Transcending the saxophone
So What’s a Towel Mute?
The towel mute is exactly what it sounds like it is - a rolled up bit of fabric which was initially a cotton cloth which has gotten so threadbare over the years that I've taken to adding other bits of fabric to it. This is folded and rolled up to make something that looks like a large hockey puck. It is dense enough that when placed in the bell and a low B-flat is fingered (i.e. all the holes in the horn closed thus making a complete tube) hardly any air can escape.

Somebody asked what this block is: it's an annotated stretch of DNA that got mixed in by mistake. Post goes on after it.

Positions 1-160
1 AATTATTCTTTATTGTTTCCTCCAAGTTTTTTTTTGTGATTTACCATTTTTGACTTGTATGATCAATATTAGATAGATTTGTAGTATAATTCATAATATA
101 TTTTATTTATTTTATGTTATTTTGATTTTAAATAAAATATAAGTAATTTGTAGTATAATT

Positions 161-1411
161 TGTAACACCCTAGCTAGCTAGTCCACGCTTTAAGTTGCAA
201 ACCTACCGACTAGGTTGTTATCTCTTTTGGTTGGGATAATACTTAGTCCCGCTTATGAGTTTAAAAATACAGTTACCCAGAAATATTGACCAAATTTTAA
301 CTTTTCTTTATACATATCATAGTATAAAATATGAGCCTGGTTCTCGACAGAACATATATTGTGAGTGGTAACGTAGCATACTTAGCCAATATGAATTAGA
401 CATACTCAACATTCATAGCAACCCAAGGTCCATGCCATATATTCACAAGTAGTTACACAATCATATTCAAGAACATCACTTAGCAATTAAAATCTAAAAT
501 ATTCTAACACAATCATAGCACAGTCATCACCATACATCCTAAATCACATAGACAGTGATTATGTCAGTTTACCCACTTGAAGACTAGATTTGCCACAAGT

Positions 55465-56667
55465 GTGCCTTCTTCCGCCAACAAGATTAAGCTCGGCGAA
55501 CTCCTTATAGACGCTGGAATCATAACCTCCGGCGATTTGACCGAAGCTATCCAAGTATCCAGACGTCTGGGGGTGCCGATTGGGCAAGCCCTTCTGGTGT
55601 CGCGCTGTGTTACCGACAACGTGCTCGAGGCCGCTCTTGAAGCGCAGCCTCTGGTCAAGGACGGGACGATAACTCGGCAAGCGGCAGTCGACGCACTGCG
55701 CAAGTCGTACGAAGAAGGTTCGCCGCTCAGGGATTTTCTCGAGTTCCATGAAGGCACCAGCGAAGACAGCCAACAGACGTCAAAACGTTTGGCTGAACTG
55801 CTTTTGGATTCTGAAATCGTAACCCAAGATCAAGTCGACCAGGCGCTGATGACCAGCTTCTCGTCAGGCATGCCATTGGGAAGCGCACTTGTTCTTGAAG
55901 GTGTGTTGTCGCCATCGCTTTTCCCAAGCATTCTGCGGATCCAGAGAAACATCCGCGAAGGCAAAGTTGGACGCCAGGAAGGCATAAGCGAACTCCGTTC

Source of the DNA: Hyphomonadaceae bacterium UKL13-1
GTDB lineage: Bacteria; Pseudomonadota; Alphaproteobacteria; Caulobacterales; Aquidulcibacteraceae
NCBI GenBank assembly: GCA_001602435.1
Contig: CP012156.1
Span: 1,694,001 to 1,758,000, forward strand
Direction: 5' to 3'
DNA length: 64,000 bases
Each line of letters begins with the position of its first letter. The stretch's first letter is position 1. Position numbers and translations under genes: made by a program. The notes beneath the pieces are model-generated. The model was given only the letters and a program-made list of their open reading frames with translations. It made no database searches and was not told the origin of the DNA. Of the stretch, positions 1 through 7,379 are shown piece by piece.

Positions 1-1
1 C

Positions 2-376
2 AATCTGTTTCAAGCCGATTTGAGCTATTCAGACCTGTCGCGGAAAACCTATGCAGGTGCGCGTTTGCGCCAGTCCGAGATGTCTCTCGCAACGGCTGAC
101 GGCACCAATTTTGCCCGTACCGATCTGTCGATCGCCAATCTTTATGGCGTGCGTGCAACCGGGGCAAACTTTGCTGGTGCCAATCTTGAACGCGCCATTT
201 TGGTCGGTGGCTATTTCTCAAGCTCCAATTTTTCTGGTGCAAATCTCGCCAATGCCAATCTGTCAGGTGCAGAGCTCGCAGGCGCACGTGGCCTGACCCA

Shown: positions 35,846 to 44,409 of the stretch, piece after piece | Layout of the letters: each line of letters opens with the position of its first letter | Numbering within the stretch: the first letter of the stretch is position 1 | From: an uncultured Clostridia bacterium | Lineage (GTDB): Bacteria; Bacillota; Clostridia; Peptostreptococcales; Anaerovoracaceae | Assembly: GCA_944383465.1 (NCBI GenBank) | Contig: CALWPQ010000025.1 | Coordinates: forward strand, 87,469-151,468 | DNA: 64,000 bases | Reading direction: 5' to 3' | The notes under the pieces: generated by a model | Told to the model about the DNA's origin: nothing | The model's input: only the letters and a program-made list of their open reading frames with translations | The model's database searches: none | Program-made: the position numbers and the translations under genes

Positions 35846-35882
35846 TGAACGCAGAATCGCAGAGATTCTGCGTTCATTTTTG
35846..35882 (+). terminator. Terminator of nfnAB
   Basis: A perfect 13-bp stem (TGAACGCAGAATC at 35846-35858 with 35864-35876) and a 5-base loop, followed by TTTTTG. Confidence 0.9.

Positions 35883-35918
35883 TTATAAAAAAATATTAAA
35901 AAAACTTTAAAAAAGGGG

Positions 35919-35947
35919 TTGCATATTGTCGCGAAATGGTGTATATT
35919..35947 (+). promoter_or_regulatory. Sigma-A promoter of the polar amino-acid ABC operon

The towel mute is an invention of mine which was born one day not long after moving to Brooklyn in 1994. I was living in a brownstone apartment with guitarist Brad Shepik and drummer Mike Sarin. Sometimes the only place I could practice was a tiny closet in the basement of the building which Mike had made into a little drum room. This room was really small. The walls were so close that playing the saxophone in there was simply too loud. I tried playing while wearing earplugs and even headphones but these didn't work. Finally one day in desperation I reached down and grabbed this thick cotton cloth that I kept in my saxophone case for padding and stuffed it in the bell of my horn. To my pleasant surprise it did cut down on the volume a bit depending on what notes I played but more importantly, it allowed me to make some very amazing and un-saxophone like sounds which were immediately interesting to me. It was like instantly having a completely different instrument in my hands. Over the more than twenty years since then I have developed a wide range of techniques involving the use the towel which have become a regular and important feature of my playing.